Music » Livewire

The Constantines

With Don Caballero and Quasi. Sunday, November 2, at the Grog Shop.

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Try to hear this unlikely musical encounter in your head: Shane MacGowan, possessed by the ghost of Joe Strummer and 20 pints of Guinness, staggers into his rehearsal space, only it's not the Pogues staring at his disheveled ass -- it's Ian MacKaye and the rest of Fugazi. Instead of stumbling out to find the right room, MacGowan grabs the mic and lets fly his fervid, raspy slur, while the cerebral punk band launches into its trademark angularity and dynamic exactitude.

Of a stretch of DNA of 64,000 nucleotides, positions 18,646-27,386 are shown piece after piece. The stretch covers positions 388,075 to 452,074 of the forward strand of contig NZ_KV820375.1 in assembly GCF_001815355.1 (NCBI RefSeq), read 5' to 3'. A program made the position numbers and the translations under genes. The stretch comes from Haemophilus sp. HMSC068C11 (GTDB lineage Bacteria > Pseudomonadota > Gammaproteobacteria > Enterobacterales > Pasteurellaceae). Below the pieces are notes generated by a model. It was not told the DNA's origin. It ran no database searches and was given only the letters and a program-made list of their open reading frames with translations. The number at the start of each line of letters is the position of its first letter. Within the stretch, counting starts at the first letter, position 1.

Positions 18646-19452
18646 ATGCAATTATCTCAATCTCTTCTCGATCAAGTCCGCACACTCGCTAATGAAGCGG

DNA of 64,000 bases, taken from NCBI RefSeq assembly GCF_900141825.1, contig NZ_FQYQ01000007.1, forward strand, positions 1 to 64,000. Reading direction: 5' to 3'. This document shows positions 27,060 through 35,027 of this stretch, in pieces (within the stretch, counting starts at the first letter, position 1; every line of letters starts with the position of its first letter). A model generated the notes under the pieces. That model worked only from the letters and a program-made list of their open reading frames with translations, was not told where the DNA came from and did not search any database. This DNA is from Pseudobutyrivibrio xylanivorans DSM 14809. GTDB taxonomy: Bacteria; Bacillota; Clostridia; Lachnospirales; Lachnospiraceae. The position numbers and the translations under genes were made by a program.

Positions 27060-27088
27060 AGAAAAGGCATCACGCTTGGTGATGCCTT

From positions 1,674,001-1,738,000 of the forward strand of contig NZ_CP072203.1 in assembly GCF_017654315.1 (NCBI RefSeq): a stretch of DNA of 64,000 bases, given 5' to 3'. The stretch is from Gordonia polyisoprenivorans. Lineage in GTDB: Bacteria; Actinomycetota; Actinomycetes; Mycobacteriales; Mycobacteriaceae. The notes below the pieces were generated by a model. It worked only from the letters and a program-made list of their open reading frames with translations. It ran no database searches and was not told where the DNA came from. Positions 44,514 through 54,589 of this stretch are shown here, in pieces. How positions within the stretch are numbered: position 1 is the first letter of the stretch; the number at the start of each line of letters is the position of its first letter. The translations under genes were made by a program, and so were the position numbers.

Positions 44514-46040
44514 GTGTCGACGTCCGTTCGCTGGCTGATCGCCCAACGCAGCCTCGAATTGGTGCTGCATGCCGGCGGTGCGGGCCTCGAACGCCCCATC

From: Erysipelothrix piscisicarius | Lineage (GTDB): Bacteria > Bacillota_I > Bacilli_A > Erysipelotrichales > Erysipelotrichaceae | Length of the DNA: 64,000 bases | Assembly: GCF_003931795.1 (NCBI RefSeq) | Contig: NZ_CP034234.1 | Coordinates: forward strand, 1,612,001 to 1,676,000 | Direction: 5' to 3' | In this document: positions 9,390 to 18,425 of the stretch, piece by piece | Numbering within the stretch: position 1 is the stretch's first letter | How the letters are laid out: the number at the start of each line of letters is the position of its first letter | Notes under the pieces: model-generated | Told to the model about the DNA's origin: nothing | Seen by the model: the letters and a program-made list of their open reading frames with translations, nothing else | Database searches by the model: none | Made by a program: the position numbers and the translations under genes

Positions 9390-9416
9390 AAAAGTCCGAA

That, in a nutshell, is the strange and piquant vibe of Shine a Light, the second full-length album from Canada's Constantines. Singer-guitarist Bry Webb plays the role of MacGowan/Strummer, and he can manipulate his croak into either an urgent near-howl or a gruff yet soulful grunt. Meanwhile, bassist Dallas Wehrle, much like Fugazi's Joe Lally or the Jesus Lizard's David Wm. Sims, is the band's most potent weapon, pushing the intensity with an insistent melodic throb on the more inflamed tracks.

This taut, unorthodox approach works best for the Constantines. The quasi-pub-rock of "On to You" and the stomping, rootsy "Sub-Domestic" do not; those tracks bend and scuff the edges of what would otherwise be a mint offering. Stick to the road less traveled, fellas -- it makes all the difference.

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